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You may wonder why HUD, who is granting $38 million dollars to non-profit organizations, affects the mortgage industry. I will tell you from experience that this has a lot to do with mortgage lending and time and attention should be paid to this issue.

Previous to my position at Optimal Blue, I developed a technology that was picked up by Neighborworks, LaRaza (NCLR) and NCRC, which are 3 powerful government intermediaries for non-profit, community based, housing counseling organizations located all over the country.  I traveled all over the country acclimating my product to the home-buying counselors, and in return learned a lot about their world.

This little break from my traditional roles in Mortgage banking taught me about a world that I believed lenders knew a lot about; but in reality we don’t.  Yet, it is a world that mortgage lenders should pay close attention to as Fair Lending litigation and scrutiny heat up.

HUD counts on these organizations to be their eyes, ears and educators in under-served markets all over the country, which is why these funds are granted.  These organizations are charged with educating the public about Fair Lending practices, mystery shopping lenders and reporting findings to regulators when they perceive that lender’s practices are discriminatory.

The first reaction that many mortgage lenders have to this is antagonistic.  Let’s ignore them, go to war with them, or hope they don’t target us, are a few of the attitudes.  Prudent lenders take a different approach which is a partnership, and it works quite well.

Having worked directly with and visiting over 250 non-profit organizations, I can tell you first hand that they are no more perfect than lenders.  They struggle internally with ethical issues and their staff just like any lender.  They aren’t perfect in the way they approach business and lenders are not either.  Yet if you can climb over the mountain that separates you and work together, you may find that life becomes easier for both the lender and the non-profit housing counseling agency.

Here are some tips:

  1. Access to credit in under-served markets is problematic.  Make sure you are offering your products to the non-profit housing agencies as much as you are to great real estate offices.
  2. Home-buying counselors tend to be tougher on clients that they are counseling than just about any lender. Their counseling is conservative, doesn’t over-extend a client, and fully prepares them for the payment and the maintenance of the property.  For a lender, this means you are getting access to a great buyer candidate.  Most lenders find these loans easier, not harder than a real estate referral!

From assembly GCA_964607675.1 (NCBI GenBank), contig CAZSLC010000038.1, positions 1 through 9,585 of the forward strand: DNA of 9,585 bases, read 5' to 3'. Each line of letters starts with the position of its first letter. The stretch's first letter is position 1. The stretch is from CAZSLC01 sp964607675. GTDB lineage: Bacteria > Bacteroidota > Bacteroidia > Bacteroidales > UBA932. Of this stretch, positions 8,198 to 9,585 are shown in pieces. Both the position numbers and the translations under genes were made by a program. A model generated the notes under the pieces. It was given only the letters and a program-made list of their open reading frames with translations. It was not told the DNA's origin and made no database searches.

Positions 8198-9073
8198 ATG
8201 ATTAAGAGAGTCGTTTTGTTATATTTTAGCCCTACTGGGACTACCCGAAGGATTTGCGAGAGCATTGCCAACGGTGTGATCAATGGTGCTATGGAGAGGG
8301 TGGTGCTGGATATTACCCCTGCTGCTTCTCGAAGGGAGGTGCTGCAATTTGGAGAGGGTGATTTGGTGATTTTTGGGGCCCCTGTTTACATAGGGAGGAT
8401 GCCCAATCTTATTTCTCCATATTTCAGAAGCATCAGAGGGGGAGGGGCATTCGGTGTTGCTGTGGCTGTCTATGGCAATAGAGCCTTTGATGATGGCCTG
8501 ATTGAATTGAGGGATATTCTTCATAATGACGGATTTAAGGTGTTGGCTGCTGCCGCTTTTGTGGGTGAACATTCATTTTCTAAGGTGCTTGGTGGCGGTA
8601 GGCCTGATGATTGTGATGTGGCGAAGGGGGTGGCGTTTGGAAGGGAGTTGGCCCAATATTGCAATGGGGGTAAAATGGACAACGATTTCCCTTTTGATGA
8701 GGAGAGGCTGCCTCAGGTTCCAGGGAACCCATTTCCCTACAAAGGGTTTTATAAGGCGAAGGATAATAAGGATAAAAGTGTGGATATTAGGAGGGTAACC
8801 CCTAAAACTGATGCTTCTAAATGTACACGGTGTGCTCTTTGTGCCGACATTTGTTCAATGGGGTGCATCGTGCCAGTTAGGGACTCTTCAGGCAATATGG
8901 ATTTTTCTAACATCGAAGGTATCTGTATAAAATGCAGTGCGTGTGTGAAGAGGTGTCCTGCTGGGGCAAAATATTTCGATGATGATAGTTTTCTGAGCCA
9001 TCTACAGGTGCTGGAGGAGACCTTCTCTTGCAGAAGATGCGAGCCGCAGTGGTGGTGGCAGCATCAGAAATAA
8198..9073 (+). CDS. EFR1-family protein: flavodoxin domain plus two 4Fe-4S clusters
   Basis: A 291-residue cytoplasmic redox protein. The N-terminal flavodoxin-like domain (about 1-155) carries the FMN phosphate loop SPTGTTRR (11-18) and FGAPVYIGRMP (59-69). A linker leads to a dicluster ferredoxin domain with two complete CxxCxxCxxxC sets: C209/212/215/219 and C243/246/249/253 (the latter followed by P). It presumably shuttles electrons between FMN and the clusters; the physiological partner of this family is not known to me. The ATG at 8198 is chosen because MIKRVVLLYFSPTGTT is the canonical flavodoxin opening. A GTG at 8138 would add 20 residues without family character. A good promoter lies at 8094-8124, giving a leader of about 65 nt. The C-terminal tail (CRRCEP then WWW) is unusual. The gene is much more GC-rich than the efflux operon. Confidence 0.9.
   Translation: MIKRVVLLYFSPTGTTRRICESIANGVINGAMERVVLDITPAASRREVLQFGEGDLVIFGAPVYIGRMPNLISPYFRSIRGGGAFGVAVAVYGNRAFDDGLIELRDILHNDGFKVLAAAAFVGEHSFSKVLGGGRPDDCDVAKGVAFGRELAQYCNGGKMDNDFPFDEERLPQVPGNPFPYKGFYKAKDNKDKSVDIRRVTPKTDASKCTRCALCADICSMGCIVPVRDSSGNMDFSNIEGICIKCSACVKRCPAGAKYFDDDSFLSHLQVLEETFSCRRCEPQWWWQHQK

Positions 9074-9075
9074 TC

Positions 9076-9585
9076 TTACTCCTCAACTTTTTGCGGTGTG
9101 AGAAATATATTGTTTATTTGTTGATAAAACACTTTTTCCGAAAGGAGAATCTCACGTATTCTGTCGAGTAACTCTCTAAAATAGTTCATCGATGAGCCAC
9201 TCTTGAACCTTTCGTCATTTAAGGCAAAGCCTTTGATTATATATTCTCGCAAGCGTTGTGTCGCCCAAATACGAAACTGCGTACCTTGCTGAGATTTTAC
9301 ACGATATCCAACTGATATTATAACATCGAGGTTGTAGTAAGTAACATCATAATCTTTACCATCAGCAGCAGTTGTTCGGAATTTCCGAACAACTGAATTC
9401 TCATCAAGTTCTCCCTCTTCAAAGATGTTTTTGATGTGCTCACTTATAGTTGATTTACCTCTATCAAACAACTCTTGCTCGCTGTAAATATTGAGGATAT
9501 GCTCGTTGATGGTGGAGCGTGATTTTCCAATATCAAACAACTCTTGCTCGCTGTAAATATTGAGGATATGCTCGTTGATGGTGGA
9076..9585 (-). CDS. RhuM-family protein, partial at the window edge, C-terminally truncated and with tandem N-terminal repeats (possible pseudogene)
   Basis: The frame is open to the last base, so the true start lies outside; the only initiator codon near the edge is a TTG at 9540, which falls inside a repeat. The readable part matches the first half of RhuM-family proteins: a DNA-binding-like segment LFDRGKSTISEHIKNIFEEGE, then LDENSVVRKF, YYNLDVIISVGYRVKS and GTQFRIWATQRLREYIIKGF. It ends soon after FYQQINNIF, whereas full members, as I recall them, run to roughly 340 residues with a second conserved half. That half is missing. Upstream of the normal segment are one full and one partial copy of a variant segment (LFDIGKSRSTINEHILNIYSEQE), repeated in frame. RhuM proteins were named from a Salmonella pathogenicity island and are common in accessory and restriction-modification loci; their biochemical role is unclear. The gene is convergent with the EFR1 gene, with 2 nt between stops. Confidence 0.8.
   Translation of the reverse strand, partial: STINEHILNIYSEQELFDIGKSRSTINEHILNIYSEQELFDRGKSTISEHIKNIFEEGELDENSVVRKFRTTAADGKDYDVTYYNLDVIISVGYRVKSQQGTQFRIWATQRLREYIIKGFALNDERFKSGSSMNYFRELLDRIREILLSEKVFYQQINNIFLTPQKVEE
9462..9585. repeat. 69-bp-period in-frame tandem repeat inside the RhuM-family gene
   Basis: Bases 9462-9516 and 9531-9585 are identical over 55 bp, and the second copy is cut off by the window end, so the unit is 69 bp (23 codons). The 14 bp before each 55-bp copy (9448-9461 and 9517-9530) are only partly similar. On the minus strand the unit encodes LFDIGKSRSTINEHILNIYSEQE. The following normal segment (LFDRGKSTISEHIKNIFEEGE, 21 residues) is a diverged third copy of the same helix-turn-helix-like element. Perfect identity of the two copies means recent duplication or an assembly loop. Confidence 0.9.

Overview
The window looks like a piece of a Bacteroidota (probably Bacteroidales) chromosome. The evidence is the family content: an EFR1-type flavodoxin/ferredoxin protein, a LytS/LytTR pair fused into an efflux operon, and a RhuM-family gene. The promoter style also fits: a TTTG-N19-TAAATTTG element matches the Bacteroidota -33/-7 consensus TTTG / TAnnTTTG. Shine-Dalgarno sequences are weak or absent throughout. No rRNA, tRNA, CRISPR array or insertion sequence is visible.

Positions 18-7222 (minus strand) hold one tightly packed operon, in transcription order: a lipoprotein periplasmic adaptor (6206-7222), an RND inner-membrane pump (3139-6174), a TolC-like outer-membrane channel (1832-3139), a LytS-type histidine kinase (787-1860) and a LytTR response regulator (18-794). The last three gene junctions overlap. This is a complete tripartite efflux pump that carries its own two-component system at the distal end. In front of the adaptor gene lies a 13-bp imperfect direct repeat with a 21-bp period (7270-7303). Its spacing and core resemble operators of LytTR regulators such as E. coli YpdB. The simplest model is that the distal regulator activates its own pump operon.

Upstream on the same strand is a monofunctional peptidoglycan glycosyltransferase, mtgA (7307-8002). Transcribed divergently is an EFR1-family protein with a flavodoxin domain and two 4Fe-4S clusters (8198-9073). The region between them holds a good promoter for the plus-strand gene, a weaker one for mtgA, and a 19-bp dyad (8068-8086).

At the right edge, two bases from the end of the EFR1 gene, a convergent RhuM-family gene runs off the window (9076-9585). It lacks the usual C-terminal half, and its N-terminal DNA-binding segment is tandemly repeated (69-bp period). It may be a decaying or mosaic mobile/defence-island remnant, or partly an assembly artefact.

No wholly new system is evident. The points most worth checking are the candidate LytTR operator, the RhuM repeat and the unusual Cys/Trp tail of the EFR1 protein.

3. Just because a client is in an under-served market, doesn’t mean the loan is complex or bad. In fact, it was my experience that those loans were just the opposite.
  4. Get familiar with the types of products you will need to offer to accommodate the needs of the under-served communities. After 30 years in this industry I can tell you that my learning curve on their needs was steep!
  5. If you have a denied borrower, don’t just deny the loan. Send them to a counselor with an action plan on what needs to be cured, so that the consumer has a coach who can help them correct issues necessary to become a homeowner one day.  When the client is ready, the counselor will send them back to you.
  6. If you have a borderline file that you are concerned about under ATR (Ability to Repay), send the client to the home-buying counselor for a third-party objective review of their budget. This documents the file with a budget that you and the HUD counselor approved of.

There are many strategic initiatives that a mortgage lender can employ to become a great example to a fair lending exam team, versus a lender that needs to be fined.  While this may have been a “bank” issue previously, it is now a mortgage banking issue and needs to be dealt with.

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Tammy Butler, Master CMB

Author Tammy Butler, Master CMB

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